After treatment systems have come a long way since their introduction to the trucking industry.
The EPA 2007 and 2010 regulations ramped up the technology and performance of the systems to staggering heights. And while today’s after treatment systems are incredibly effective, they aren’t perfect.
During a mini-technical session Wednesday at the Technology & Maintenance Council (TMC) Fall Meeting in Orlando, an experienced fleet panels shared its tips on maintaining these programs to maximize performance and eliminate downtime.
Tip 1 – Driver education
Bryan Lewis, ASE master technician at Walmart and 2007-2008 TMC SuperTech champion, says educating drivers on the after treatment diagnostics, and performance clues, is a good way to eliminate roadside breakdowns.
Drivers know to contact their terminal if they see a fault code, but also knowing the best course of action for the vehicle when a specific light kicks on dramatically improves diagnostic time.
“They need to know what is required of them,” he says.
Mark Irwin, director of maintenance, Eastern Region at Bison Transport, says his fleet trains its drivers on after treatment systems and fault codes before putting them in new trucks.
That education is key when hauling across central Canada in harsh winter conditions.
Tip 2 – Tech education
Ryder’s Mike Dennis says there’s more to service than what pops up on a diagnostic test. With after treatment systems, one problem can regularly be the result of a secondary issue. Technicians able to identify that secondary root cause dramatically reduce overall maintenance costs.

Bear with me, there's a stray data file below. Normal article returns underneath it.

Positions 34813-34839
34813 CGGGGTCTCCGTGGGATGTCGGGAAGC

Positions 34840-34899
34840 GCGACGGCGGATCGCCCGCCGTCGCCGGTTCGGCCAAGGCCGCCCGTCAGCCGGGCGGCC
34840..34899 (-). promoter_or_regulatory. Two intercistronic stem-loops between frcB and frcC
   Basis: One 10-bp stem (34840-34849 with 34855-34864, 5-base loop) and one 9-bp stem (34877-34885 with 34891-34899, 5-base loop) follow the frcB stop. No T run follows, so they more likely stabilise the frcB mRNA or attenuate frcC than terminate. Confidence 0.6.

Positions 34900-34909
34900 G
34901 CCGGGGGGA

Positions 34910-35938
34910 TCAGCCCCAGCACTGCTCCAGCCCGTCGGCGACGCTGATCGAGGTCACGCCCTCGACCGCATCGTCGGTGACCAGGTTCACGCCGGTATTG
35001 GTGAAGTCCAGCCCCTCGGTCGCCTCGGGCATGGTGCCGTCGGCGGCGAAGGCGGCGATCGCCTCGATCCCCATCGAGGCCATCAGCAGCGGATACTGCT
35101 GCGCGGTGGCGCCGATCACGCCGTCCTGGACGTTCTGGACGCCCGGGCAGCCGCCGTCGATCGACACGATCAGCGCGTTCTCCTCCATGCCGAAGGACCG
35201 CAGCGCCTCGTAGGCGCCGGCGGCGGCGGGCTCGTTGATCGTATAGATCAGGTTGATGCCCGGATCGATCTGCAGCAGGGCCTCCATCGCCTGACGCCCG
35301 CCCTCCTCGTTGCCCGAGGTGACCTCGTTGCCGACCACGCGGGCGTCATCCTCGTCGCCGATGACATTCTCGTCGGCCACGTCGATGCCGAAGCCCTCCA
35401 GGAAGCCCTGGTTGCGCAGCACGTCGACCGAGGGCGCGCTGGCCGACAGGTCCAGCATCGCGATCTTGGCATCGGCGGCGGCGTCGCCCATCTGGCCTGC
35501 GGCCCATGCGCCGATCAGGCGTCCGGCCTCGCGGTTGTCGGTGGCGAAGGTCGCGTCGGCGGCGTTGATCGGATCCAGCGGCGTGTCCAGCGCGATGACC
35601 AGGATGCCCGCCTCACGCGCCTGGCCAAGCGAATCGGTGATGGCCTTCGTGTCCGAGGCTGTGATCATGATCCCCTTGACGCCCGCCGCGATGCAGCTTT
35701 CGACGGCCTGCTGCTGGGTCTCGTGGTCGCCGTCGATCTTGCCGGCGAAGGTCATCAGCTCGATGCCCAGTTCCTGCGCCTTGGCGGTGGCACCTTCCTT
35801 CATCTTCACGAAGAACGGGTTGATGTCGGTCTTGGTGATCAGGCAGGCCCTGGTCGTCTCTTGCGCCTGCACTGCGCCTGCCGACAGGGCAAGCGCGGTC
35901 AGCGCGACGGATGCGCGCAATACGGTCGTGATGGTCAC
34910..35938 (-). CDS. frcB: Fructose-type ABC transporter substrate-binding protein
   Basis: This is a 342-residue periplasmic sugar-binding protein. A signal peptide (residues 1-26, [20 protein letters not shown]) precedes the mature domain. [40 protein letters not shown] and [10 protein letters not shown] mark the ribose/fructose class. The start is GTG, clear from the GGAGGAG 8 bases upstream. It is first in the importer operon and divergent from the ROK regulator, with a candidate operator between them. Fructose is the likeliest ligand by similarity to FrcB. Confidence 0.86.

“Some techs will fix what’s broken,” he says, “but they don’t look at downstream.”
Lewis agrees, and says technicians also should be trained on the engineering of a system so they can easily identify trouble areas when other problems are found.
“You have to look for the collateral damage.”
Tip 3 – Keep after treatment products clean
Superintendent Roger Straker says simple cleaning best practices has dramatically reduced contamination to after treatment systems in New York City Transit buses.
Straker says NYC Transit now includes DEF nozzle, tank and hose cleaning during PMs. The City also has used a geo-fencing program to control when buses regen to ensure the cycle can complete.
“Opportunities for contamination do occur,” he says.
Tip 4 – OE cooperation
All four panelists recommend working with truck and engine OEMs when other problems arise. Sometimes simple solutions can be found for big problems.
Straker says that was the case when NYC Transit identified EPA 2007 engines were creating an extremely high temperature exhaust. Concerned about this heat impacting city pedestrians, Straker says its OE was able to create an exhaust diffuser that redirects warm air away from passing pedestrians.
Dennis says Ryder used information from its OEMs to create educational pamphlets to inform customers and terminal operators on system maintenance.
With such a diverse (and sometimes uninformed) customer base, Dennis says having the additional information is a key to keeping Ryder’s trucks out of its bays.